How concerned are you about protecting your data? With all the recent data breaches in the news, data protection becomes a greater concern with each passing day. And it’s problem that doesn’t have a straightforward solution.
The average computer user has data stored in more than one place. We have our online data, such as our user names and passwords, stored credit card information, and online profiles. But most people also have plenty of important data stored locally on their personal computers as well. And we never know what catastrophic event might put our data in jeopardy. It could be something as devastating as a house fire or burglary, but it could also be as simple as having a hard drive that, suddenly and without warning, decides to give up the ghost.
No matter what the situation, data loss is never expected, so we have to take steps to protect our data. I’ve heard some people say that they don’t have any data on their computer that’s important, but after further discussion, they realize that they have personal photos on their hard drive that they would hate to lose. After all, many documents are easily reproducible, but photographs just aren’t.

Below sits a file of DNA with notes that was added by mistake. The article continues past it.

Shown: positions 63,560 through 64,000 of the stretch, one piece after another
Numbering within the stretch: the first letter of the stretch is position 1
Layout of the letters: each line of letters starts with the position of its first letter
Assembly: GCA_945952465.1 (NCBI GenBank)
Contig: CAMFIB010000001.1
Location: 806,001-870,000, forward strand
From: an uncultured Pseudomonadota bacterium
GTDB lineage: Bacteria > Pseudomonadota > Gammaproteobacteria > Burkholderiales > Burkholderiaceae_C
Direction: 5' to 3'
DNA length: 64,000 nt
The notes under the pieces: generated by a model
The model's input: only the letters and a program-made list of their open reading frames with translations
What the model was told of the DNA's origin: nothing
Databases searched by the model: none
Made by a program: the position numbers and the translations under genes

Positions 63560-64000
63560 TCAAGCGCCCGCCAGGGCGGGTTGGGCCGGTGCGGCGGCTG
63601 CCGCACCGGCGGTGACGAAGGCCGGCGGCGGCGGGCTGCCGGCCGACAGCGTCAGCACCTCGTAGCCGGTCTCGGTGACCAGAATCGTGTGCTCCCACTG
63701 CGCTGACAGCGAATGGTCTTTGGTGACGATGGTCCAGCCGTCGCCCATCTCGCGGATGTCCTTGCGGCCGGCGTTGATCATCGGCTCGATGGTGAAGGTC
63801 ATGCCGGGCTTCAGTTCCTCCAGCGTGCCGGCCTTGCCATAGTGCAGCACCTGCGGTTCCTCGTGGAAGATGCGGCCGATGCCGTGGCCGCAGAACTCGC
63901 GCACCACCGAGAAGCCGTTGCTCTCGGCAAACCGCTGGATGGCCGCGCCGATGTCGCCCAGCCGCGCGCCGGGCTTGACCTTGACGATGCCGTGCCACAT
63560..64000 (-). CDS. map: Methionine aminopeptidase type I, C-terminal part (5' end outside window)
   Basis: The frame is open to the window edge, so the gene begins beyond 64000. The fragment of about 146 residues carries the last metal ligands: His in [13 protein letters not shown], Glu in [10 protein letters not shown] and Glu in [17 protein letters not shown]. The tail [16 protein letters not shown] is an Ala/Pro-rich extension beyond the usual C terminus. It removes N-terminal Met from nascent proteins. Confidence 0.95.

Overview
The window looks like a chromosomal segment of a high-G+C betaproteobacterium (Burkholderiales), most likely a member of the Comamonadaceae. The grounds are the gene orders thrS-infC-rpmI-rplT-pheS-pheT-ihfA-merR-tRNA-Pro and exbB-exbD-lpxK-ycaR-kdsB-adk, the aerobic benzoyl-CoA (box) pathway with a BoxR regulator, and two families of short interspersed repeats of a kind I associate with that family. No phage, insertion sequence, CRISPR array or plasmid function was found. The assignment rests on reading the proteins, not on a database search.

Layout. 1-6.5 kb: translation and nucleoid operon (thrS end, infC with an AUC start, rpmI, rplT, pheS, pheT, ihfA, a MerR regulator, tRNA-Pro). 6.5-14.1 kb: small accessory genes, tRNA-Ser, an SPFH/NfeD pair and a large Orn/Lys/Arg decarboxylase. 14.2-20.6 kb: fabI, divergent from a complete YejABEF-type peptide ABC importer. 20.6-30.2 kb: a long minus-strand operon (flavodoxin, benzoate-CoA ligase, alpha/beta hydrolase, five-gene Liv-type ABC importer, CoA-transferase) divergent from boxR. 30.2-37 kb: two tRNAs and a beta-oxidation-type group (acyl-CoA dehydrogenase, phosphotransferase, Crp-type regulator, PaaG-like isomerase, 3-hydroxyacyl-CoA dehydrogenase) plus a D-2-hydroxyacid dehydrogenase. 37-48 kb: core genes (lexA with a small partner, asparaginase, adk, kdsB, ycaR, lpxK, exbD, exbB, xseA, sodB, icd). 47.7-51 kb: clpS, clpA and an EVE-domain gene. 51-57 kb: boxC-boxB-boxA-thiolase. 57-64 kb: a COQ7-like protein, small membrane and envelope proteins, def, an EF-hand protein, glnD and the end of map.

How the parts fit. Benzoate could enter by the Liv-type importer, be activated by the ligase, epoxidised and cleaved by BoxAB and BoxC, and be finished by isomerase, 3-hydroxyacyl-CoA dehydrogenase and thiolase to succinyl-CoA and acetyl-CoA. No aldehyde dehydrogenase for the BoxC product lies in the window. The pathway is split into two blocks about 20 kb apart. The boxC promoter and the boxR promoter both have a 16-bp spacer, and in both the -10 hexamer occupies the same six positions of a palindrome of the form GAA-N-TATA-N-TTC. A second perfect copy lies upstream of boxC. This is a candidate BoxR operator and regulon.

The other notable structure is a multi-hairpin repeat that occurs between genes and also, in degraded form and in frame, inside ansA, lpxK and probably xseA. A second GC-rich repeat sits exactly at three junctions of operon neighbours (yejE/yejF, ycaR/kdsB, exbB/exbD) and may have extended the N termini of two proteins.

If you want to have a complete backup solution, you should actually have three copies of your backup. That may seem excessive, but it really isn’t. You need two local copies of your data, possibly on two separate external hard drives, and one backup in the cloud. For cloud backup, there are many options, and not all of them are equal. Some of them are not monitored, meaning if the scheduled daily or weekly backup doesn’t happen for some reason, you won’t be notified. Others, such as the full featured and worry-free cloud solution offered by YourTechie, are monitored solutions. So if your backup fails or is interrupted, you will be notified. To have a data loss, only to find out that your data hasn’t been backed up for days, weeks, or even months is a terrible thing to find out.
Data protection involves more than just data backup, however. In the event that you need to get rid of a computer to replace it with a new one, there is a legitimate concern regarding what to do with the sensitive data that is on the old hard drive. Once that data is transferred from the old computer to the new one, it is critically important to make sure the information on the old hard drive is completely destroyed, kept safe from prying eyes.
Data destruction can be accomplished in a few different ways. You can “wipe” the data from the hard drive with a special data destruction program, but you can also physically destroy the hard drive. Either of these methods can be 100% effective, but both are difficult to do. If you find yourself in need of erasing data on an old Mac or PC, your best bet is to have a consultation with the experts at YourTechie to determine the best path forward.